The Open Graphics Project is a collaboration between the Free and Open Source Software (FOSS) Community and Tech Source Inc. to develop new 3D graphics products that are compatible with Free Software, both philosophically and practically. The project is currently designing an "open source friendly graphics card" which will offer quality 3D and 2D acceleration with an impressive feature set at an affordable price, aiming for availability as early as June of 2005. Though the project was only started in October of 2004, it has already released the card's specifications, a design document, and a software model for early testing and driver development. In this interview, Timothy provides a wealth of information about the project and its current status, highlights contributions needed from the free and open source community, and fully describes the specific capabilities of the card.
Richard Stallman founded the GNU Project in 1984, and the Free Software Foundation in 1985. He also originally authored a number of well known and highly used development tools, including the GNU Compiler Collection (GCC), the GNU symbolic debugger (GDB) and GNU Emacs.
To better understand Richard Stallman and the GNU project, I recommend you begin by reviewing their philosophy page. On it you will find a wealth of information.
We began this interview via email, but later had to finish by telephone after Richard Stallman fell and broke his arm. He was kind enough to speak with me at length, discussing his first contact with computers, his time in the AI lab, the current state of the GNU Hurd, his current role in the Free Software Foundation, the problems with non-free software, and much more. The following words offer much insight into how we got here, and what challenges we still face.
Andrea Arcangeli is well known for having completely rewritten and stabilized the virtual memory subsystem in the 2.4 Linux kernel. Many were surprised when Linus Torvalds merged Andrea's VM into 2.4.10, but the new memory subsystem has long since proved itself. Andrea is a 27 year old Linux kernel hacker living in Italy and working for SUSE.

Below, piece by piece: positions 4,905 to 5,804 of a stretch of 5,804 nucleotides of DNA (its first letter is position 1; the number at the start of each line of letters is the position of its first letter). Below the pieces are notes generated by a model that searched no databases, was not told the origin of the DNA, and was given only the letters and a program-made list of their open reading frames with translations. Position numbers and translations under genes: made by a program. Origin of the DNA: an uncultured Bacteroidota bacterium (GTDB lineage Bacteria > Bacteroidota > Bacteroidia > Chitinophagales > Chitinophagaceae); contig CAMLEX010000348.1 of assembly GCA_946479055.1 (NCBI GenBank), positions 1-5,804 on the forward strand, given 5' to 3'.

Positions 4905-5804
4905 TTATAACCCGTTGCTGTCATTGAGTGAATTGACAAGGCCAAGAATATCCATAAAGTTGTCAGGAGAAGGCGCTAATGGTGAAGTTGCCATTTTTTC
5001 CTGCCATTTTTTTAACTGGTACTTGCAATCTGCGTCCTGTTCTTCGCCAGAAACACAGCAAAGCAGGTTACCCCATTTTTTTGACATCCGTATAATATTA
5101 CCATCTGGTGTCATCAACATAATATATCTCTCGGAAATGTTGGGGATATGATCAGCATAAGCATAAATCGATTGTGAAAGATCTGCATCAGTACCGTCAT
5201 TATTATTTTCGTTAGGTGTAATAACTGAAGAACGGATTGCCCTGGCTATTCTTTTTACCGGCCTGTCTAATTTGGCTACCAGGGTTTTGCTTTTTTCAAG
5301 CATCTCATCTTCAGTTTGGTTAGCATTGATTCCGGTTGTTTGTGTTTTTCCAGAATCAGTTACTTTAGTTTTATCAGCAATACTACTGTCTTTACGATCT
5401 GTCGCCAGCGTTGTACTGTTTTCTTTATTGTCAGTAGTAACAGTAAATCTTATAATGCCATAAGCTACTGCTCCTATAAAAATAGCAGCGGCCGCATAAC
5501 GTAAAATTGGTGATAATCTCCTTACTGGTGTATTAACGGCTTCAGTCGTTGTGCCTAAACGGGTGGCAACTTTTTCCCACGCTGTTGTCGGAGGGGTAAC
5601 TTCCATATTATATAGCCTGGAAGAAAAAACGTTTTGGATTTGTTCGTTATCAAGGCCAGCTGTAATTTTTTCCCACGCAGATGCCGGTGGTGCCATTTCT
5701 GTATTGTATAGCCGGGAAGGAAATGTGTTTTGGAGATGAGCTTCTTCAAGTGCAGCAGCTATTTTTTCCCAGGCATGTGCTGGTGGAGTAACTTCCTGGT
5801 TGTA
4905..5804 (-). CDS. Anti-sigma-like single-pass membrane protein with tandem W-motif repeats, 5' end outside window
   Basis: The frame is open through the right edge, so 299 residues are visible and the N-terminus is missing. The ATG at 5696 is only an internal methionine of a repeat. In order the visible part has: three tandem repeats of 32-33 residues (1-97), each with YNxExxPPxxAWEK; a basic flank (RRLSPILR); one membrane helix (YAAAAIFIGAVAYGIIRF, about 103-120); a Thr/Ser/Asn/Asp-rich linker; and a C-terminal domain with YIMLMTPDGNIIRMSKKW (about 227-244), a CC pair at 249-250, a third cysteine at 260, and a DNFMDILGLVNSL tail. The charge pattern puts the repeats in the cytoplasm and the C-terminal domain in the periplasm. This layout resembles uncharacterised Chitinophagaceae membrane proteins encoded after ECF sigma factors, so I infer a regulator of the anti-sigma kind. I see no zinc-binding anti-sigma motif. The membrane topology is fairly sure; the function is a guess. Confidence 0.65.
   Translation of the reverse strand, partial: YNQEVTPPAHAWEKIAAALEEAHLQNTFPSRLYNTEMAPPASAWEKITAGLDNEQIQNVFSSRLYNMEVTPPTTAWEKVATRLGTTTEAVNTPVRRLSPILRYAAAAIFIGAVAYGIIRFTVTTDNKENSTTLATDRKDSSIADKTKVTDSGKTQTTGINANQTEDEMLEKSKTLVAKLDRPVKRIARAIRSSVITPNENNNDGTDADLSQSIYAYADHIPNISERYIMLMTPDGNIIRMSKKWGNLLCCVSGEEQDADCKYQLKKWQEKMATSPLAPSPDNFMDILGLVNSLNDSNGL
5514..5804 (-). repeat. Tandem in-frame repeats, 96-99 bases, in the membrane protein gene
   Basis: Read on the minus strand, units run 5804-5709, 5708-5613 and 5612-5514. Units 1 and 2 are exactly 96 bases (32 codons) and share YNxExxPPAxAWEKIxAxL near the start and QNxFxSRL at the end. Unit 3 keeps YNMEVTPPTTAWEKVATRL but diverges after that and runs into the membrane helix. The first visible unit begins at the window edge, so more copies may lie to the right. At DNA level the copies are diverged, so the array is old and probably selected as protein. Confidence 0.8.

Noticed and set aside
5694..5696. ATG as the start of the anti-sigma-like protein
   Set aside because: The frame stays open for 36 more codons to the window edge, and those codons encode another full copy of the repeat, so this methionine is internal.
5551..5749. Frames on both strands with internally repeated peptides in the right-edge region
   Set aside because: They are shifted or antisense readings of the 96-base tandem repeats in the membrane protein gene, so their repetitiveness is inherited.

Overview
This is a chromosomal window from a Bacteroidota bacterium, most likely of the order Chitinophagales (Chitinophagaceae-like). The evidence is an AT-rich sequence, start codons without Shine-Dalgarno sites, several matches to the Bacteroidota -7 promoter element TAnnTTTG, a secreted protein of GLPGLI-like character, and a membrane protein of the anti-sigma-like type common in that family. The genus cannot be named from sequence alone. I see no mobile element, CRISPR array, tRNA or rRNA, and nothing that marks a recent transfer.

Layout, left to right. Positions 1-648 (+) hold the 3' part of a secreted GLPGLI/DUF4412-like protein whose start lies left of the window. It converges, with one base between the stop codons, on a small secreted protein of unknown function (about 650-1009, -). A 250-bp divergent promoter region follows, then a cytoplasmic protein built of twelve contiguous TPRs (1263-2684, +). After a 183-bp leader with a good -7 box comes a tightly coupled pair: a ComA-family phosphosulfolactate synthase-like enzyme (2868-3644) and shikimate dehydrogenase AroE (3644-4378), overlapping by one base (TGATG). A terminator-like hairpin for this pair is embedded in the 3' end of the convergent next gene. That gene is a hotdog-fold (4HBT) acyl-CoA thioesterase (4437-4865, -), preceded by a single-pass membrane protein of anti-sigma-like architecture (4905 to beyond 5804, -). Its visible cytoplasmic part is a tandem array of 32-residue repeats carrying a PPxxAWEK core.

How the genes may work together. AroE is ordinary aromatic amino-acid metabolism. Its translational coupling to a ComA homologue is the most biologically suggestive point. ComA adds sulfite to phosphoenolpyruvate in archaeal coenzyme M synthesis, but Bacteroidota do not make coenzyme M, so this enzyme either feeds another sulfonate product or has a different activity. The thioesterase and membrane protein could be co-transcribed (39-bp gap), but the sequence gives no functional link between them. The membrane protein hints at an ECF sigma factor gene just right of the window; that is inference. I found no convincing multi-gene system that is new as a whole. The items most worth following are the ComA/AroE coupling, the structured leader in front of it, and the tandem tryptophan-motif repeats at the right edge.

David Weinehall is the maintainer of the Linux 2.0 kernel. Alan Cox [interview] handed over maintainership of the 2.0 kernel over 4 years ago. David explains in his own words:
"In December 1999, a naughty bug that allowed any local user to crash a 2.0-machine surfaced. Alan Cox admitted that he didn't have any time left to work on the 2.0 kernel any longer, and told me that if I wanted to become maintainer for 2.0 and fix this bug (and some other bugs while at it), it was fine with him."
In this interview David talks about his past, and the things he's doing now.
Marcelo Tosatti became the maintainer of the 2.4 stable kernel when he was 18 years old in November of 2001. His first kernel release was 2.4.16 on November 26'th which very quickly followed the earlier 2.4.15 to address an issue with filesystem corruption. Two years later, he has recently released 2.4.23 and plans to soon put the 2.4 stable kernel into maintenance mode, only addressing bugs and security issues.
Living in Brazil, Marcelo currently works for Cyclades Corporation. In this interview he looks at how he became the 2.4 maintainer, the challenges involved, and brings us up to date with the current status of the 2.4 kernel.